The present invention provides an apparatus that establishes a threshold for a leak detection test performed on a headspace of a fuel system supplying fuel to an internal combustion engine of a vehicle. The system includes a fuel vapor pressure management apparatus and a processor. The fuel vapor pressure management apparatus includes a housing, a pressure operable device, and a sensor. The housing defines an interior chamber. The pressure operable device separates the interior chamber into first and second portions, and includes a poppet that moves along an axis and a seal that is adapted to cooperatively engage the poppet. A first arrangement of the pressure operable device occurs during the leak detection test when the seal is in a first deformed configuration. The sensor detects the first arrangement of the pressure operable device during the leak detection test. The processor indicates the presence of a fault in the fuel system based on an evaluation of multiple failures by the sensor to detect the first arrangement.

The present invention also provides a system for performing a leak detection test. The system includes an internal combustion engine, a fuel system supplying fuel to the internal combustion engine, a fuel vapor pressure management apparatus, and a processor. The fuel system includes a fuel tank and a headspace within the fuel tank. The fuel vapor pressure management apparatus includes a housing that defines an interior chamber, a pressure operable device that separates the interior chamber into first and second portions, and a sensor. The pressure operable device includes a poppet that moves along an axis and a seal that is adapted to cooperatively engage the poppet. A first arrangement of the pressure operable device occurs during the leak detection test when the seal is in a first deformed configuration. The sensor detects the first arrangement of the pressure operable device during the leak detection test. And the processor, which is coupled to the sensor, indicates the presence of a fault in the fuel system based on an evaluation of multiple failures by the sensor to detect the first arrangement.

The present invention further provides a method including performing a leak detection test performed on a headspace of a fuel system supplying fuel to an internal combustion engine, determining if the leak detection test is being performed at a pass/fail threshold range of leaks, and decreasing a probability that the leak detection test will detect leaks in a lower portion of the pass/fail threshold range of leaks.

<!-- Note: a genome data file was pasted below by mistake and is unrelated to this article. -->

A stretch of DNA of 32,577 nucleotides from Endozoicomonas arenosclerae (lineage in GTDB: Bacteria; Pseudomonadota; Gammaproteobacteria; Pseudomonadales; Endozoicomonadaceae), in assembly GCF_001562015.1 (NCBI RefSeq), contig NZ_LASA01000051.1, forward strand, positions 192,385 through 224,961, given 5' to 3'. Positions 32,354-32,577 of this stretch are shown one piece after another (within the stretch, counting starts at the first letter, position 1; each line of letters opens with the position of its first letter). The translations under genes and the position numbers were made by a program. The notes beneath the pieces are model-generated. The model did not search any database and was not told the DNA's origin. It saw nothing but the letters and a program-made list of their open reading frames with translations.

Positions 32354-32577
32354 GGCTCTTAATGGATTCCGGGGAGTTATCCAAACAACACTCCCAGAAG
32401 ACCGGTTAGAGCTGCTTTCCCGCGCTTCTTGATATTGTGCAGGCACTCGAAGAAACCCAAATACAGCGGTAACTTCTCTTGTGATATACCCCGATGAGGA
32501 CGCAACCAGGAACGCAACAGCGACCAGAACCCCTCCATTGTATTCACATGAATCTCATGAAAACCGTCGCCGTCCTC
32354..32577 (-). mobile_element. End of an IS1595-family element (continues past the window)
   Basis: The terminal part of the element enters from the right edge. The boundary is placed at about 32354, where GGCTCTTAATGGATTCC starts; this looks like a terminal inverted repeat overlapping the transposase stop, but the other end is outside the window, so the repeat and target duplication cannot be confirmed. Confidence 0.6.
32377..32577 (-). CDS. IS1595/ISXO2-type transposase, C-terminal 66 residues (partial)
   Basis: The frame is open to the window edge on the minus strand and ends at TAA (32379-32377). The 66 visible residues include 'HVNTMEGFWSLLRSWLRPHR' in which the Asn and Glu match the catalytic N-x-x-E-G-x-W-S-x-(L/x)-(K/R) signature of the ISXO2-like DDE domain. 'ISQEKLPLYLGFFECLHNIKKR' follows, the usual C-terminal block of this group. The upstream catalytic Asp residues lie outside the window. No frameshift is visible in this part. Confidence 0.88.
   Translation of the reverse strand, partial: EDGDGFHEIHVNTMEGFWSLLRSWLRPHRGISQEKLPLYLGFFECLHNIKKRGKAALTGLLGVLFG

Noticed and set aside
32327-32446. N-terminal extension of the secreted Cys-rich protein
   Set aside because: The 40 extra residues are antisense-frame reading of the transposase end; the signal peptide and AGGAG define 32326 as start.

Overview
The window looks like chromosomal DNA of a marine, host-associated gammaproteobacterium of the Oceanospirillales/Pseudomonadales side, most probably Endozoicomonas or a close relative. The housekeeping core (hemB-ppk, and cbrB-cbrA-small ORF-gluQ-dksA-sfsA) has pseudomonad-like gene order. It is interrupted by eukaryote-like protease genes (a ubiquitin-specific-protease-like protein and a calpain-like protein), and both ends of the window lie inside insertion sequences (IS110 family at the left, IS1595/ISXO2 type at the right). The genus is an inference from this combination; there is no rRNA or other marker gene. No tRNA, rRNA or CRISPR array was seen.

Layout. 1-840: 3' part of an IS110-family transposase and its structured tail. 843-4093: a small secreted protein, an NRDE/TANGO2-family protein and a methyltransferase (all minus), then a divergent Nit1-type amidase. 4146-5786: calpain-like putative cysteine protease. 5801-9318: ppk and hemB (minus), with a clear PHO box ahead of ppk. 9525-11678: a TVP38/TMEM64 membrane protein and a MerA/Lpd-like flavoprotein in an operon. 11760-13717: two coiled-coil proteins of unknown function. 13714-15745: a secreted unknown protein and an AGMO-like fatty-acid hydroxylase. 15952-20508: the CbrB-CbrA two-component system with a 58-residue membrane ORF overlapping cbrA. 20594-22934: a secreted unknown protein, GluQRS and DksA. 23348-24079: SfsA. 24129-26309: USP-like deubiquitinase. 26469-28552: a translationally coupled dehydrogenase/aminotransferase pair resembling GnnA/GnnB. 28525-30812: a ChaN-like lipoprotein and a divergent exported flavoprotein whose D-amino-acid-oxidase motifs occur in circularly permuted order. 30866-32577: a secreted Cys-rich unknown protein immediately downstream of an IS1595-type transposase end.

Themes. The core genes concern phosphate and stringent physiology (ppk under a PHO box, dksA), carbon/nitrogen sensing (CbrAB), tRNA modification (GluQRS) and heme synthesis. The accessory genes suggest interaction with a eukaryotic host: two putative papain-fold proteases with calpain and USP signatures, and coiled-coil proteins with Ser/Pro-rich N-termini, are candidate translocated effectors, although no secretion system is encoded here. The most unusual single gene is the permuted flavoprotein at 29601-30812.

BRIEF DESCRIPTION OF THE DRAWINGS

The accompanying drawings, which are incorporated herein and constitute part of this specification, illustrate presently preferred embodiments of the invention, and, together with the general description given above and the detailed description given below, serve to explain features of the invention.

FIG. 1 is a schematic illustration of a fuel system, in accordance with the detailed description of the preferred embodiment, which includes a fuel vapor pressure management apparatus.

FIG. 2A is a first cross sectional view of the fuel vapor pressure management apparatus illustrated in FIG. 1.

FIGS. 2B1, 2B2 and 2B3 are detail views of a seal for the fuel vapor pressure management apparatus shown in FIG. 2A.

FIG. 2C is a second cross sectional view of the fuel vapor pressure management apparatus illustrated in FIG. 1.

FIG. 3A is a schematic illustration of a leak detection arrangement of the fuel vapor pressure management apparatus illustrated in FIG. 1.

FIG. 3B is a schematic illustration of a vacuum relief arrangement of the fuel vapor pressure management apparatus illustrated in FIG. 1.

FIG. 3C is a schematic illustration of a pressure blow-off arrangement of the fuel vapor pressure management apparatus illustrated in FIG. 1.

FIG. 4 is a graph illustrating an example of a pass/fail threshold according to the present invention.

FIG. 5 is a graph illustrating a relationship between the size of a leak size and the probability of detecting the leak.

FIG. 6 is a graph illustrating a logic process for raising the pass/fail threshold in accordance with a first preferred embodiment of the present invention.

FIG. 7 is a chart depicting an exemplary sequence of leak detection test results.

FIG. 8 is a graph illustrating a logic process for raising the pass/fail threshold in accordance with a second preferred embodiment of the present invention.

FIGS. 9 and 10 are graphs comparing leak detection test results without and with a raised pass/fail threshold according to the present invention.

DETAILED DESCRIPTION OF THE PREFERRED EMBODIMENT

As it is used in this description, “atmosphere” generally refers to the gaseous envelope surrounding the Earth, and “atmospheric” generally refers to a characteristic of this envelope.